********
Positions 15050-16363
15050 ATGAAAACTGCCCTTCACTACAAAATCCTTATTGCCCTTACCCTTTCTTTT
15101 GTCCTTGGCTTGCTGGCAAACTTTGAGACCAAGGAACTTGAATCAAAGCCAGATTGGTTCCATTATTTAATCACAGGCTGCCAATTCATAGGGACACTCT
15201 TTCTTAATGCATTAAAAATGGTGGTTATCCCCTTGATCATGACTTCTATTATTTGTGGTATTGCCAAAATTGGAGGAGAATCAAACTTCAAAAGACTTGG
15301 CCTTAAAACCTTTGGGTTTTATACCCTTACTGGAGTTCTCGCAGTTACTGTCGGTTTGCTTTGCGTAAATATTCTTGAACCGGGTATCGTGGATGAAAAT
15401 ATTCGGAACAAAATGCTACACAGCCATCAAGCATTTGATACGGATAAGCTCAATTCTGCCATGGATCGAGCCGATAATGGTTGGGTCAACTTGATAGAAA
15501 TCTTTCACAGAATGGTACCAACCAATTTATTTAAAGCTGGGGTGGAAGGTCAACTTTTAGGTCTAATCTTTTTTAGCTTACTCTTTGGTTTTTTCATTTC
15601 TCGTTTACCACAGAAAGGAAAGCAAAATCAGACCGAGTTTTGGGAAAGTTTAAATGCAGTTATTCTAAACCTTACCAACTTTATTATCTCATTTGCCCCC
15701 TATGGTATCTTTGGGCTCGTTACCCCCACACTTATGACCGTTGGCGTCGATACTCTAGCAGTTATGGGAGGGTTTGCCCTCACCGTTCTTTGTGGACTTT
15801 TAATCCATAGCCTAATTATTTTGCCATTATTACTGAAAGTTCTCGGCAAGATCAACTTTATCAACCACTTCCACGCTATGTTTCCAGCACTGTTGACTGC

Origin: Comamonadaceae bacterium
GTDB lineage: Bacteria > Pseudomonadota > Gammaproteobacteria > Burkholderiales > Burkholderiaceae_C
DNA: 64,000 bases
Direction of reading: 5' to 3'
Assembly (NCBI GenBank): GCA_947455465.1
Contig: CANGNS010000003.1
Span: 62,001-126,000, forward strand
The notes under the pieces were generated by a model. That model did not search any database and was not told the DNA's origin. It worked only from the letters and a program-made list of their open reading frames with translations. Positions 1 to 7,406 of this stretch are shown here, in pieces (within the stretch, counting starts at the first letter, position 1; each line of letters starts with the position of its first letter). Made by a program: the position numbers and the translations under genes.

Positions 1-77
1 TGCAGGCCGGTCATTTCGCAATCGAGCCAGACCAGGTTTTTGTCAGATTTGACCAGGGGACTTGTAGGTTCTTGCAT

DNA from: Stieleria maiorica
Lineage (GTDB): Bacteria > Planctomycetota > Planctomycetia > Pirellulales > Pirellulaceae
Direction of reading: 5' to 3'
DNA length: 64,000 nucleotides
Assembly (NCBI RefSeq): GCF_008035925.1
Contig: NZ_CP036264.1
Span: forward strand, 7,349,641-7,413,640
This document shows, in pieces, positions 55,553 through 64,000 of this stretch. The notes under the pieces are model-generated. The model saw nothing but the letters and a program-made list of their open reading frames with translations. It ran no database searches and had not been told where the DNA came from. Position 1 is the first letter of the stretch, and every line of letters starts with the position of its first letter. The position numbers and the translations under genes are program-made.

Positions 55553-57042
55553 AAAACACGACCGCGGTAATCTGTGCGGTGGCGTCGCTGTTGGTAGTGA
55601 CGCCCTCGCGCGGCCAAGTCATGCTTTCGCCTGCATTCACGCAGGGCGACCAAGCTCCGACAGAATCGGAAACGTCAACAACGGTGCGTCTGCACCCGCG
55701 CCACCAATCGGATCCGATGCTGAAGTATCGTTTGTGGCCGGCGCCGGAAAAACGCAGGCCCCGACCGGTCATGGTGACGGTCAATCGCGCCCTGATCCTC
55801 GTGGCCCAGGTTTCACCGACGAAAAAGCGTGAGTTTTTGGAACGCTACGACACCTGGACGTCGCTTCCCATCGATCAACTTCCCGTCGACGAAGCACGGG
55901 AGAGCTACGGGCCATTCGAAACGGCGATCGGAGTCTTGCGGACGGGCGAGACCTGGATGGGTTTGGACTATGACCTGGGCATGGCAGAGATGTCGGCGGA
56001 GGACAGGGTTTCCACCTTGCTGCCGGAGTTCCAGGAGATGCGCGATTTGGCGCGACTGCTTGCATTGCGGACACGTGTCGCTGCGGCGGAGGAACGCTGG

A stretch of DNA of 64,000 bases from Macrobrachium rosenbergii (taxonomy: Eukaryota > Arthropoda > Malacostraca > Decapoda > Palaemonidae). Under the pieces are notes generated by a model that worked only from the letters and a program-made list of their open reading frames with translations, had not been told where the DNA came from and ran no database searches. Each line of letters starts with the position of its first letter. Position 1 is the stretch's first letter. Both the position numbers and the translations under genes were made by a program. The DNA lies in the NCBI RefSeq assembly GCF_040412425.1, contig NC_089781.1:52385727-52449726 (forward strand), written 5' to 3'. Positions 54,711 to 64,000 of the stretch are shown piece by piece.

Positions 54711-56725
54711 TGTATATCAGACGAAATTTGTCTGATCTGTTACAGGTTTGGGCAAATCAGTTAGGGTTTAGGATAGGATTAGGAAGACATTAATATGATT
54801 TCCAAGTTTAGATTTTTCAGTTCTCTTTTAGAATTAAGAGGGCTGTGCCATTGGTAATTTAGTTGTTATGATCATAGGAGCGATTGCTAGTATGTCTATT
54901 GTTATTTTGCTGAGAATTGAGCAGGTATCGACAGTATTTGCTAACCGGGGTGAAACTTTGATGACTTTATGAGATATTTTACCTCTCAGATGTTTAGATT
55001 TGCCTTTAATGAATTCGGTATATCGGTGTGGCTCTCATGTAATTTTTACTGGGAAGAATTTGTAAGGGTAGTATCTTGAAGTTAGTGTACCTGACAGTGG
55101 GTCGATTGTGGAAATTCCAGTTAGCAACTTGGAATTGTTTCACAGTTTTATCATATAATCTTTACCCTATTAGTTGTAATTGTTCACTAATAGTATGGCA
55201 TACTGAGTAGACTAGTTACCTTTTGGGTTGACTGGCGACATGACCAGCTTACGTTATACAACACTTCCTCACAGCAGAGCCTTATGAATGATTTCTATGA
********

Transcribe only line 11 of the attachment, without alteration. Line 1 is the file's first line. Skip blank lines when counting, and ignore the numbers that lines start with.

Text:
Origin: Comamonadaceae bacterium